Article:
06/07/2024, 19.42
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Indian elections: Pluralism won, says Jesuit director of the Indian Social Institute

According to Prof Sebasti L. Raj, the BJP lost some key constituencies because it focused on religious issues rather than solve people’s real problems. The opposition is not a single bloc; to succeed, it must remain united. New undercurrents within the BJP will be clearer when the new cabinet is formed.

New Delhi (AsiaNews) – Pluralism has won in India. Prime Minister Narendra Modi's Bharatiya Janata Party (BJP) failed to win a majority to rule alone as it did after the 2014 and 2019 elections.

Although Modi has won a third term, he will have to deal with two influential allies for the next five years: the Janata Dal (United), Bihar's regional party, and Andhra Pradesh's Telugu Desam Party, less interested in the Hindu ultranationalism the BJP promoted in the past 10 years.

“He will not be able to ignore the opposition as he has done so far," said Fr Sebasti L. Raj, a Jesuit priest, who is the executive director of the New Delhi-based Indian Social Institute (ISI).

“We can expect less arrogance from the BJP, which previously did not pay any attention to the opposition, while now it will have to accommodate different opinions in order to remain in power.”

The National Democratic Alliance won 293 seats, 240 with the BJP. This is a major difference from 2019, when the BJP alone took more than 300 seats out of 543 in the Lok Sabha, the lower house of India's parliament.

The opposition, led by Indian National Congress (INC), won 232 seats, mostly in constituencies held by the BJP.

“Modi has led the party for several years, and all voices of dissent have been silenced,” Fr Raj explained. “Now, in addition to his age (73), he will have to deal with strong leaders, which will likely push others to step up and speak out.”

At present though, it is hard to imagine a succession to his leadership. “A lot of things will be clearer once the cabinet is announced," Prof Raj said.

Modi will be sworn in to start his new mandate on Sunday. “From the names chosen for cabinet posts, it will be clear what compromises the BJP has made to keep the majority together.”

The large, more populous states have determined the new direction the country could take.

“Uttar Pradesh, Maharashtra, West Bengal, and Tamil Nadu are where the BJP performed the worst, and now it will be interesting to see how the elections for local assemblies will go."

"In the southern states, the BJP has no hold because local governments have more autonomy. This has also allowed for greater development. The central government should do less in areas like education and decentralise powers as much as possible,” Fr Raj said.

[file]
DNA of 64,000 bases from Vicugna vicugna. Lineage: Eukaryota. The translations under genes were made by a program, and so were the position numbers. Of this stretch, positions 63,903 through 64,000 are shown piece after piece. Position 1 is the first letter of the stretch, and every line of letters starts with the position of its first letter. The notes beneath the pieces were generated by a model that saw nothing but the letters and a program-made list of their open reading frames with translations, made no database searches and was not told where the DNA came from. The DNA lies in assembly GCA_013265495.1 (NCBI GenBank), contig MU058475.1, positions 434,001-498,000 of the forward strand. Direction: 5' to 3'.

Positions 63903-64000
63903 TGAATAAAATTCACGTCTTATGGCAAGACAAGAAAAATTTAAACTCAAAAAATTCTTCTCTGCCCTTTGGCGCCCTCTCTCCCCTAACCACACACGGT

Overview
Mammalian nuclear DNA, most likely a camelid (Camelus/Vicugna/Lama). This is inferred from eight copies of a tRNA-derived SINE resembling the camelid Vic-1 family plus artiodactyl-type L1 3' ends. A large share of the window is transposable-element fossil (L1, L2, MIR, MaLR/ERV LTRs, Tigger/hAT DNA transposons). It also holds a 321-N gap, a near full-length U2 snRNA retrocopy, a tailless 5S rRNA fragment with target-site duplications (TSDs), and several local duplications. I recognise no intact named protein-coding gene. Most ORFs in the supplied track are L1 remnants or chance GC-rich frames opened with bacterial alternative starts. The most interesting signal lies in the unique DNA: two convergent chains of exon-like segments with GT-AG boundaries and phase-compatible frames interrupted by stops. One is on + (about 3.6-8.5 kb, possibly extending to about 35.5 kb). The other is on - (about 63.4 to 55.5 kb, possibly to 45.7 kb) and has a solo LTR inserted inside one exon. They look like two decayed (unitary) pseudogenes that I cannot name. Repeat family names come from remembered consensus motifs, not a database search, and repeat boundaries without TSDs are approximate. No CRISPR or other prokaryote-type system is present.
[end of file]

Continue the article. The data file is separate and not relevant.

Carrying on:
“The BJP instead sought to impose one language and one religion on a country, India, which has always been a plural state. There is economic wealth, but in my opinion the real wealth of our country lies in its cultural diversity," the Jesuit clergyman added.

Perhaps this is precisely why regional parties, both in the majority and the opposition, have emerged as the real new main players in these elections.

"The BJP lost in a number of key constituencies because it talked too much about religion and too little about practical, concrete issues that matter to citizens, like unemployment, prospects for young people, food security.”

What is more, “After the pandemic, the rich have become richer, while the poor have become even poorer. Building temples and prayers are not enough, people have real problems to solve.”

In Ayodhya, Uttar Pradesh, where Modi inaugurated a Hindu temple dedicated to the god Ram, opposition prevailed, but "it is not a single bloc", Prof Raj explained.

"The fact that the alliance (called INDIA) has held up is actually a great achievement, because in January it was about to fall apart. I hope they stick together for their own sake and that of the nation, because that's the only way to counter the BJP.”

Now, “Many fear that Modi will try to divide the parties that have allied themselves with the Congress, in which case everything risks collapsing.”

The party that has led India after independence should try to build its future from this new base.

"Certainly, the Congress was successful because it addressed the people citing concrete problems; they didn't just talk about the risk that a majority dominated by the BJP could change the constitution on its own,” Raj said.

The INC has “to go back to build new support starting from the bottom; people are asking for a radical change that involves courageous choices on the part of politicians. If Indians did not vote for the BJP, it is because what was promised was not delivered.

“The opposition movement was spontaneous, we can say, people wanted to change because they need someone to act for the people," Fr Raj said.

"Minorities, not only religious groups like Christians or Muslims, but India's ethnic and linguistic minorities can breathe a sigh of relief. Now we hope that the differences that characterise India will be respected,” the ISI director noted.

“In this situation, I am reminded of remarks made by Jawaharlal Nehru, the Indian prime minister after independence, who said that it was important to listen to the opposition, even if it was made up of one man. This way, our country can progress slowly, but it will certainly progress on the path of democracy.”


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